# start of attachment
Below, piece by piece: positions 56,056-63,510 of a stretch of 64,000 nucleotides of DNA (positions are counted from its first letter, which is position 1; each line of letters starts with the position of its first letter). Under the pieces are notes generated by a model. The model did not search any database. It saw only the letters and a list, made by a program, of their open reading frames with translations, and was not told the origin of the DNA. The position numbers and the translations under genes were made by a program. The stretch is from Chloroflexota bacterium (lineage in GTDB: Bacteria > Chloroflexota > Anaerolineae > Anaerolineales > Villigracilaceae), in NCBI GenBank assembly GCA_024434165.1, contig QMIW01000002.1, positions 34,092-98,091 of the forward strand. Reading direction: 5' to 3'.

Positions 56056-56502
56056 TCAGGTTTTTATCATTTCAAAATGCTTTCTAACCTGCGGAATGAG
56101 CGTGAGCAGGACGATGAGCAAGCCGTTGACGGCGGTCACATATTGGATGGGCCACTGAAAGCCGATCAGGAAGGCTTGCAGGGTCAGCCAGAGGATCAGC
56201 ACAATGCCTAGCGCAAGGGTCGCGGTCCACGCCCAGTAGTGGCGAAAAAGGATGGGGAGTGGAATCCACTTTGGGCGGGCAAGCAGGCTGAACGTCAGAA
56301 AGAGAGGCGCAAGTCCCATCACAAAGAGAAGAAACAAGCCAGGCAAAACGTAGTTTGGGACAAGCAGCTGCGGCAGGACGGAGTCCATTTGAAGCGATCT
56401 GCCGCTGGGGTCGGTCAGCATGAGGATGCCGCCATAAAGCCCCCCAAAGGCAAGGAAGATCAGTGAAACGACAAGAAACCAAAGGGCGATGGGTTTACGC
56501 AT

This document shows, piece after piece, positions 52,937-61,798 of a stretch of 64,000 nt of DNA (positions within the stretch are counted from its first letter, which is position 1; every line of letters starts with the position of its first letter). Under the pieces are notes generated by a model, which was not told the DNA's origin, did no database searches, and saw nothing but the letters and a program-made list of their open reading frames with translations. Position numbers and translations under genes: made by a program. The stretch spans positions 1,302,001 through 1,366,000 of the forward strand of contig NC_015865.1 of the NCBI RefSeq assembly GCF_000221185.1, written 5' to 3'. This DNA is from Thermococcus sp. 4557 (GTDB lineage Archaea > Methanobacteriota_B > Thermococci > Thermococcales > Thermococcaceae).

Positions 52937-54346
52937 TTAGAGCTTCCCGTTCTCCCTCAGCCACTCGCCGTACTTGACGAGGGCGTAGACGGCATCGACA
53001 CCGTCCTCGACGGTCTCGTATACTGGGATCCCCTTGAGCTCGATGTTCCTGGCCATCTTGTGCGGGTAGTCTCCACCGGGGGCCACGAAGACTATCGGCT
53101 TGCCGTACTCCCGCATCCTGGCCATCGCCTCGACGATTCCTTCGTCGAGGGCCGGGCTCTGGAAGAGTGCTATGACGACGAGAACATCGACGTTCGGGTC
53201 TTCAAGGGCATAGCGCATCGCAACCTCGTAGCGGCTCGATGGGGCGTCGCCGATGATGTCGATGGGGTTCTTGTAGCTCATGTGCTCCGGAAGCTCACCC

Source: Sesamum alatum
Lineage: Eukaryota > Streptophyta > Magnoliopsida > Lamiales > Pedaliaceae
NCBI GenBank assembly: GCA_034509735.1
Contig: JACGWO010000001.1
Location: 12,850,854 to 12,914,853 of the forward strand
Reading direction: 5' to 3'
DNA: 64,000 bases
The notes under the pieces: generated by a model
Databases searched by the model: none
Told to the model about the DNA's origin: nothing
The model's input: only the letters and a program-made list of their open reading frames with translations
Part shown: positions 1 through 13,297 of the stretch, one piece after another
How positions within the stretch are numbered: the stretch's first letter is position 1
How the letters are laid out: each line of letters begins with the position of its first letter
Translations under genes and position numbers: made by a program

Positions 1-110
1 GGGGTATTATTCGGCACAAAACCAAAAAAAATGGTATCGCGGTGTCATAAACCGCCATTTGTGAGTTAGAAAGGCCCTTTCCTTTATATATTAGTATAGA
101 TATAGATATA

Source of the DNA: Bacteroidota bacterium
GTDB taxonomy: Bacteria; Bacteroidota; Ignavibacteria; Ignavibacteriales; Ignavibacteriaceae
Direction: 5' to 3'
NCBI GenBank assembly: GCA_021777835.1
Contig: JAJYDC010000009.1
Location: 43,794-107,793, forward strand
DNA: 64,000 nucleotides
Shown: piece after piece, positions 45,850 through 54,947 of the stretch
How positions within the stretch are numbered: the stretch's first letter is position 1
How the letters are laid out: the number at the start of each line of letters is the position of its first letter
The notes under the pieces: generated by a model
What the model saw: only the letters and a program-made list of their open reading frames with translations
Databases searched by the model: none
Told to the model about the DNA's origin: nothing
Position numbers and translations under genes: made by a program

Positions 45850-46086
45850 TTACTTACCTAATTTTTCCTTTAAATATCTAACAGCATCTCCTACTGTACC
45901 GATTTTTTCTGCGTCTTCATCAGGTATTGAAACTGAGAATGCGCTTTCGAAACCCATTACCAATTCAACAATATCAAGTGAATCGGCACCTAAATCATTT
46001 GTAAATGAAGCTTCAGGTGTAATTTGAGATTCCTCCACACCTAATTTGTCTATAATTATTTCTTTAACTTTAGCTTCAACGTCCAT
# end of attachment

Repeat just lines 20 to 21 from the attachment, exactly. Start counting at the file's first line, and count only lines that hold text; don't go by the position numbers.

Reading direction: 5' to 3'
DNA: 64,000 bases